We lead fairly schizophrenic lives during the Christmas season in America. Our popular holiday rituals are bifurcated between the sacred and the secular; between the very worldly commercial extravaganza of Christmas as offered by our department stores - when they have the guts to employ the word "Christmas" - and Christianity celebrating the birth of Our Lord.
Hollywood hasn't been so split on this question. It is firmly ensconced, and comfortable, in the secular world. Year after year, it offers commercial Christmas movies this time of year, with Grinches and Rudolphs, good Santas and Bad Santas, the Kranks and the Muppets. We've been Scrooged, been on Christmas Vacation, and taken rides on the Polar Express. We've seen the Christmas-as-a-backdrop movies like "Home Alone," which, like so many others, might offer something about the Christmas "spirit" but wouldn't dare to touch the Birth of Christ itself.
No, what we haven't seen in decades from Hollywood is a reverent recounting of the birth of Jesus in a stable in Bethlehem. But the void is now filled. The New Line studio is set to release a movie to retell that tale. It's simply called "The Nativity Story."
The pre-publicity story line is easily written: Hollywood saw the box-office receipts of "The Passion," looked around for another story line to attract that long-forgotten audience, and is going back to the Christian audience for some very profitable seconds. It's clear that New Line hopes for that response, since all the graphics and colors, and even the soundtrack of the film and its promotions make it look like Mel Gibson prepared a pre-quel.
Unlike other movies that the some in the media comically have claimed might rub off some "Passion" magic as they trashed and satirized Christians, "The Nativity Story" is reverent, generally true to the Gospel, and a moving experience for the Christian faithful. It reminds the audience that these distant figures in the stained glass window were real humans with real struggles and real suffering, and responded to their calling with timeless devotion to their creator.
Those looking for the standard Hollywood fare will be disappointed. The story of Our Lord's passion is packed with drama and violence, and similarly though to a far lesser extent are these elements present in the story of the birth of Christ. But whereas "The Passion" is replete with conflict - the essential ingredient in the Tinseltown soup - the story of the birth of Jesus has none of it. Mary obediently accepted God's will, as did Joseph. The Magi, the shepherds, the peasants - all who beheld the Child Jesus, believed. Thus in the movie we see Joseph take Mary on a donkey to Bethlehem. She has a baby. Shepherds and kings arrive with awe. Without a religious background, it might seem too saccharine to excite the taste buds of your average popcorn-chomping cineplex citizen.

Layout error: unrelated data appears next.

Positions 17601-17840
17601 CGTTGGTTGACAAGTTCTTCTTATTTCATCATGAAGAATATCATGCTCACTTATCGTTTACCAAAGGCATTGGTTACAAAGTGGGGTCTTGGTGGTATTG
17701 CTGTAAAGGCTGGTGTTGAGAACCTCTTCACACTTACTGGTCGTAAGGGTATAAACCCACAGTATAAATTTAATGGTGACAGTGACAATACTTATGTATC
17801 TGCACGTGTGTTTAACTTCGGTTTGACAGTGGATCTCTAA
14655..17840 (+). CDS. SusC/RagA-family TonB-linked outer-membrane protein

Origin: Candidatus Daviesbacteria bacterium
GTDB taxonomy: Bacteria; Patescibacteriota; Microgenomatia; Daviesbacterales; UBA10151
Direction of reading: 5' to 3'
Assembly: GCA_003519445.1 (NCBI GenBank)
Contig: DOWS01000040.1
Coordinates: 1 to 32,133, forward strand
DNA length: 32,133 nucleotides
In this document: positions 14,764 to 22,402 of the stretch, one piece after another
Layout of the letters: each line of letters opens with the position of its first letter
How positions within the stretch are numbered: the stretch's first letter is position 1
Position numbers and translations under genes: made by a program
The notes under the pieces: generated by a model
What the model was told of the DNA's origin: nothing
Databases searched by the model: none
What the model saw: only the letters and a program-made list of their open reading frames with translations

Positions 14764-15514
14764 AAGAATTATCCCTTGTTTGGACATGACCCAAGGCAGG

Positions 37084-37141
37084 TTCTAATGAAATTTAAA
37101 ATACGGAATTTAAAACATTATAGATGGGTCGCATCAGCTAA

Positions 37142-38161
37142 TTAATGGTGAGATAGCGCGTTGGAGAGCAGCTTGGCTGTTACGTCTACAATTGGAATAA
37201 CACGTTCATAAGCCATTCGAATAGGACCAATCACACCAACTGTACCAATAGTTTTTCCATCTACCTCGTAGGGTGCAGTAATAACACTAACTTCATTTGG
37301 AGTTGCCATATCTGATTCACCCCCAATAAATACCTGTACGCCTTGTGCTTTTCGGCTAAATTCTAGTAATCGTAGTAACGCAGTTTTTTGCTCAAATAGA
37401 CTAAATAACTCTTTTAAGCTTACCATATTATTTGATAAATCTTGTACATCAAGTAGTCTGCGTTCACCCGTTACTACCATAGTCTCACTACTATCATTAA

The makers of "The Nativity Story" have included action, and (sanitized) violence in the story because they were present, too. Thus we watch the armored goons of Herod on horseback executing the terrible command to slaughter of first-born sons in Bethlehem under the age of two in the futile attempt to foil the plans of God, while the Herod character chews the scenery with dead-eyed menace. Still, it seems a bit forced, the resignation to the reality that today's moviemaker must find some way to "entertain" today's moviegoer in this age of bombastic sound effects and computerized whiz-bangery.
But at its heart, this is a gentle, serene, beautiful story about the creation of the Holy Family; how Mary quietly accepted that which logically could not be understand; how facing a life as outcasts once their community in Nazareth learned Mary was pregnant before marriage, Joseph took Mary on the long, arduous trip to Bethlehem; and how, contrary to all human expectation, the King of Kings chose birth in the most humble of settings, the animal's manger.
"The Nativity Story" is part of a promising trend in Hollywood: pleasing the religious segment of the marketplace. Fox has created a new FoxFaith line. Small films made by Christian hands, from the football film "Facing the Giants" to "One Night with the King," about the biblical story of Esther, are making noticeable profits in limited release.
Time and Newsweek go a little overboard with cute headlines like "Hurray for Holy-wood," but that's fine. Nor can we expect that Tinseltown will forego the appeal of sleaze at Christmas or any other season. More stupid "Christmas" movies that have nothing to do either with the Christmas story or the Christmas spirit will appear. It's all the more reason to savor "The Nativity Story" now, while you can. New Line deserves a cheer for making this movie, just as the public needs to be reminded of that which the ACLU would rather it forget.